Current NHS workforce plans are “a smart looking car minus the engine”
An editorial published by The BMJ today raises important concerns about the health and wellbeing of the NHS workforce after a parliamentary report found “burnout is a widespread reality in today’s NHS.”
Commenting on the report, Suzie Bailey of the King’s Fund says: “Excessive workloads need to be dealt with at every level of the health and care system.”
She suggests that ineffective workforce planning is partly to blame, citing evidence given to the House of Commons Health and Social Care Committee by Professor Michael West of The King’s Fund, who characterised current NHS workforce plans as “a smart looking car minus the engine.”
Bailey points to the 2020 NHS staff survey showing that 44% of staff reported feeling unwell owing to work related stress – the highest level since 2016 – and reported high levels of bullying, harassment, and discrimination experienced by ethnic minority staff.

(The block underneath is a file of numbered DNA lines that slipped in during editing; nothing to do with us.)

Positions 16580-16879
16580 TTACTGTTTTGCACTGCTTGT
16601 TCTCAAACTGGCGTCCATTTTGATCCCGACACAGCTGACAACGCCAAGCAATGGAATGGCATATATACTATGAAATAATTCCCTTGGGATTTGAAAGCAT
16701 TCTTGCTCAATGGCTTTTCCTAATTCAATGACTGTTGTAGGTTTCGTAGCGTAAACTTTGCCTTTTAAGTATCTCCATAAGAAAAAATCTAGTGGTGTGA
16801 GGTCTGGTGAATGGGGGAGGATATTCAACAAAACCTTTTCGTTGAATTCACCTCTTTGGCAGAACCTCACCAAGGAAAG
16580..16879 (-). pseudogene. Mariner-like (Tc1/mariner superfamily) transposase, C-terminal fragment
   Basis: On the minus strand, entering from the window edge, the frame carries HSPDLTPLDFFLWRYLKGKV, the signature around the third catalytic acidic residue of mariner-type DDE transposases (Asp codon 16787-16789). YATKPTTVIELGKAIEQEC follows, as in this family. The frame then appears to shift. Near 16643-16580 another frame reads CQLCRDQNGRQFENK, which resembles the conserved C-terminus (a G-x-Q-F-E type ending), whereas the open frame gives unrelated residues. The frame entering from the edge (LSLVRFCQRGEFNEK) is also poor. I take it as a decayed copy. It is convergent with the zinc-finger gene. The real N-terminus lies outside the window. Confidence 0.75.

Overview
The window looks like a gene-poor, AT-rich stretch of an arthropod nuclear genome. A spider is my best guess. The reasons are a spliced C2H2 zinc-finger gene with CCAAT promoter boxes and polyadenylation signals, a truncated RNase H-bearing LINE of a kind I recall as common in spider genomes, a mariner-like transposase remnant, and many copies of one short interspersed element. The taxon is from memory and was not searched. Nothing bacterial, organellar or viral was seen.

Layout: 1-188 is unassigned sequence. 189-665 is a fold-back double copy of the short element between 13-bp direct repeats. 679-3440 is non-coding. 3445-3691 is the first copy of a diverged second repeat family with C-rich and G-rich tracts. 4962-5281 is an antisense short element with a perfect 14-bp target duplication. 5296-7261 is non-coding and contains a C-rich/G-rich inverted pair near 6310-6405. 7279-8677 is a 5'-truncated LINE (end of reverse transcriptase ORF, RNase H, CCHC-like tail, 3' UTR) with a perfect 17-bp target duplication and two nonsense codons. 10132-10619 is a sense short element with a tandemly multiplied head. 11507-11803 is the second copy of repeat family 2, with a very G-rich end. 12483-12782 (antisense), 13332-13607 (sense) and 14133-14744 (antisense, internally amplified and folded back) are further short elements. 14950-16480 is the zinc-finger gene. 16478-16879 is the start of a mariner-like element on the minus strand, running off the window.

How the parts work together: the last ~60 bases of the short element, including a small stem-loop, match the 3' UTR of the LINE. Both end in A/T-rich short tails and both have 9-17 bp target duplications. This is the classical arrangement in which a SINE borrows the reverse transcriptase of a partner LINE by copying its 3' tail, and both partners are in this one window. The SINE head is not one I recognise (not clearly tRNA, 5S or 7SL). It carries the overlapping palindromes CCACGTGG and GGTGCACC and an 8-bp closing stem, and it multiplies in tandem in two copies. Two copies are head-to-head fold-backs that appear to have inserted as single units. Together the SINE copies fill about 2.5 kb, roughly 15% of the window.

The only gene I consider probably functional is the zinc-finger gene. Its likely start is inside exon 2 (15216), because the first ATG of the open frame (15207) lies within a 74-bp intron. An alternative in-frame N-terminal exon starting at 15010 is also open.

“Improving staff health and wellbeing is therefore far from being a “nice to have,” it is a moral, social, and economic priority,” she writes. “The focus must be on tackling the root causes of stress, not on interventions that seek only to manage or mitigate it.”
It is encouraging that the committee’s recommendations emphasised the importance of compassionate leadership in improving workplace culture, she says, and has called for Health Education England to publish independent annual workforce projections.
But she questions plans to place new workforce responsibilities on integrated care systems (local partnerships designed to help join up health and care services).
Will the health and social care committee’s report improve outcomes, she asks?
In part, it will depend on whether multiple leaders across the health and care system can maintain the current momentum behind workforce and workplace transformation, she explains.
She notes that progress is already being made, but says effective workforce planning and purposeful culture change “will require sustained political leadership as well as long term investment at a level commensurate with the urgent need for improvement.”